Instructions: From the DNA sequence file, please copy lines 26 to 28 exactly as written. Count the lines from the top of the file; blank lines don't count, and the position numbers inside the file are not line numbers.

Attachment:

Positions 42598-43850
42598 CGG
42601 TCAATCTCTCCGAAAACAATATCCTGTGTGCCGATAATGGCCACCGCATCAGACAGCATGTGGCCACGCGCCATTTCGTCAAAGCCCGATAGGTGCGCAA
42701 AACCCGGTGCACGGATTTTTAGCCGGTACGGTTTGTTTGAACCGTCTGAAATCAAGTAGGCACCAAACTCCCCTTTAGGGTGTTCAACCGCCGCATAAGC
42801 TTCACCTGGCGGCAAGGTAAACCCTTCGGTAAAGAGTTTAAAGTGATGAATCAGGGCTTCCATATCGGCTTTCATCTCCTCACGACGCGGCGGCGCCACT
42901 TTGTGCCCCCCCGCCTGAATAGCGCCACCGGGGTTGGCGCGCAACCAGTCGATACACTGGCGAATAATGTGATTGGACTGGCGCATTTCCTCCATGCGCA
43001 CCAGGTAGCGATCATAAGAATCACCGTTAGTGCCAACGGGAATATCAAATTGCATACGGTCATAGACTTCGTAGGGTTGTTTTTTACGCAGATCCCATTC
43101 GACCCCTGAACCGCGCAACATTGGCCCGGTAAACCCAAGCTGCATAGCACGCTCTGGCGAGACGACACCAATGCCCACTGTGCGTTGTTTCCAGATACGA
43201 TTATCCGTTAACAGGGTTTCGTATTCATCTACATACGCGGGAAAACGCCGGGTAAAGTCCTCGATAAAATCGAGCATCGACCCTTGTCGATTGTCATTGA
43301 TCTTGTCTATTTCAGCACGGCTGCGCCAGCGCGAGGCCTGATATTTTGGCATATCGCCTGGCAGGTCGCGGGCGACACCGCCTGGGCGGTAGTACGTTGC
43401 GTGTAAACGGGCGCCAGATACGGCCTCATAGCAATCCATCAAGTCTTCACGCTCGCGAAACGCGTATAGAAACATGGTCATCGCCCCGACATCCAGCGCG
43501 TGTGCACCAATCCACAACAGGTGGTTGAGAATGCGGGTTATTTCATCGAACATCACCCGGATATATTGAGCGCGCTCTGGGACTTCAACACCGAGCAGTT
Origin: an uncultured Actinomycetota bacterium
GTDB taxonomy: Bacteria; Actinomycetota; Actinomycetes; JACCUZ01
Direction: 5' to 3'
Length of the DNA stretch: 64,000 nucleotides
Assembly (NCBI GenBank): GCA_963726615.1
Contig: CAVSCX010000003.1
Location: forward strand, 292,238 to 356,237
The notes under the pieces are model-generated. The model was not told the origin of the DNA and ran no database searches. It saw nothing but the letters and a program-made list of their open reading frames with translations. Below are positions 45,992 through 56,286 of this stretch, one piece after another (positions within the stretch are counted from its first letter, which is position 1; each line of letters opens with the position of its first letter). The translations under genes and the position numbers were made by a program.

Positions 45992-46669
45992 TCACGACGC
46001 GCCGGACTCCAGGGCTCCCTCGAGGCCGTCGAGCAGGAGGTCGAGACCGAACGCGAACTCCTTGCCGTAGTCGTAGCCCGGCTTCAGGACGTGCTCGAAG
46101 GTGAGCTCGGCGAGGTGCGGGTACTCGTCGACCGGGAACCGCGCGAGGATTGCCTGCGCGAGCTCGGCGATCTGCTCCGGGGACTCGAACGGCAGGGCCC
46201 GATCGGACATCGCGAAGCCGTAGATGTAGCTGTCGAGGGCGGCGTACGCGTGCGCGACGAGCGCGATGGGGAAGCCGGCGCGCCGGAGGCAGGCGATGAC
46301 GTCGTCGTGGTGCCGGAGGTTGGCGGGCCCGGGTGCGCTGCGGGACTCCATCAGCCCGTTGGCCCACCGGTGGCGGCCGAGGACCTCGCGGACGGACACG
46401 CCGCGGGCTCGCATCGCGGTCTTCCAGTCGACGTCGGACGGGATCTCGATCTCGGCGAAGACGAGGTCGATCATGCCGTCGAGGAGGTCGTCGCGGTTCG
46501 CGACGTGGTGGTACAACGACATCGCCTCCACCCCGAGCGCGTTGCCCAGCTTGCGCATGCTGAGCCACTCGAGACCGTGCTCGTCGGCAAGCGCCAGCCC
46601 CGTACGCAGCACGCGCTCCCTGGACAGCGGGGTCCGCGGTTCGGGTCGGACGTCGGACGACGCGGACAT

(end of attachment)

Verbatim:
46301 GTCGTCGTGGTGCCGGAGGTTGGCGGGCCCGGGTGCGCTGCGGGACTCCATCAGCCCGTTGGCCCACCGGTGGCGGCCGAGGACCTCGCGGACGGACACG
46401 CCGCGGGCTCGCATCGCGGTCTTCCAGTCGACGTCGGACGGGATCTCGATCTCGGCGAAGACGAGGTCGATCATGCCGTCGAGGAGGTCGTCGCGGTTCG
46501 CGACGTGGTGGTACAACGACATCGCCTCCACCCCGAGCGCGTTGCCCAGCTTGCGCATGCTGAGCCACTCGAGACCGTGCTCGTCGGCAAGCGCCAGCCC